With my teeth, I pull a Camel from it's pack and flip open my lighter. The faint flicker dully illuminates the deep shadows of the room, confirming how alone I truly am.
No rose barrette; no pink lace panties; no clear, cherry flavored lip gloss. Not a single piece of physical evidence remains to assure me she wasn't a dream, a figment of my sleep deprived imagination, this angel I had longed to touch for so many years.
Taking a deep drag of my cigarette, I lay back down on my cool, lonely sheets.
I can still smell her on my pillow, hear her moans resounding through my memories.
Closing my eyes, I can see her as if she's standing before me. Her tempting lips, firm breasts, the curve of her hips, her long legs clad in fishnets like a sexy gift waiting to be unwrapped.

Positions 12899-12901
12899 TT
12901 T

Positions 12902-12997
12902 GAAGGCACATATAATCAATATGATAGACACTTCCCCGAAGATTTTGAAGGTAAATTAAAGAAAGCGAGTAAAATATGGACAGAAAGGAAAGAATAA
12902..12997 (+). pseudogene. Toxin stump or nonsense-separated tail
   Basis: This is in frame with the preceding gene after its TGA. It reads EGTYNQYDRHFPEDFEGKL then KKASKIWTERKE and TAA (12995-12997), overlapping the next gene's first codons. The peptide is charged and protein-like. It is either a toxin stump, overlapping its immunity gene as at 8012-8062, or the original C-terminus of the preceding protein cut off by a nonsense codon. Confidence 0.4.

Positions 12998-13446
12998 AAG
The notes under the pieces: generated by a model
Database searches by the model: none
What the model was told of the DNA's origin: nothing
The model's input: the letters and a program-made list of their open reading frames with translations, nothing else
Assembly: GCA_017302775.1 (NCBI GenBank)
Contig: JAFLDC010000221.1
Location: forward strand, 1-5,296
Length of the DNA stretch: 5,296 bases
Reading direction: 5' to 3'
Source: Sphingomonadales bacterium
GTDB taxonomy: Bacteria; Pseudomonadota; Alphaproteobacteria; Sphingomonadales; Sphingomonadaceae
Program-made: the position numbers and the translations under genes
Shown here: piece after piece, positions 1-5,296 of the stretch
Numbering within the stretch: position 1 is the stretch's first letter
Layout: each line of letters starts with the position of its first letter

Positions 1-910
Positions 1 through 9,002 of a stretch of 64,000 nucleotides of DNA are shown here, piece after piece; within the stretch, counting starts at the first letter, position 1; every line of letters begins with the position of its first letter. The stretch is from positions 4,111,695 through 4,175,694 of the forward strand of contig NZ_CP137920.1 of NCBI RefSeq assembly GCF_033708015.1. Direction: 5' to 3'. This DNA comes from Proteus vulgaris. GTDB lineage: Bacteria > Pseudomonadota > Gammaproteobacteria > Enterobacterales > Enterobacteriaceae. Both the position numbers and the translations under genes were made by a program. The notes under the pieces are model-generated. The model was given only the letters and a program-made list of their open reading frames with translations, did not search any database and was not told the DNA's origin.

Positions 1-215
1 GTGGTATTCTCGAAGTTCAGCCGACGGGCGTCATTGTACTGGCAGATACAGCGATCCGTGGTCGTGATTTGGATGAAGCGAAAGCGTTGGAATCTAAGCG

If I could never touch her again, I would forever remember those legs wrapped around my waist as she cried out my name in ecstasy, "Jasper."
Perhaps some day, if I wait long enough, try hard enough, I can right my ways and be with her completely. One day when the cruel streets release me of my addiction and time sets me free to find the life I once knew.
Will she want me then, the way she doesn't now? Will she allow me to love her the way that he used to? The way that she was meant to be loved? I've waited a long time for her, watching from a distance as she danced in the rain. Never a frown upon her lips nor a tear in her sparkling eyes.
Oh, she has reason to cry, but what good would that do? Who of us by worrying can add a single day to our lives?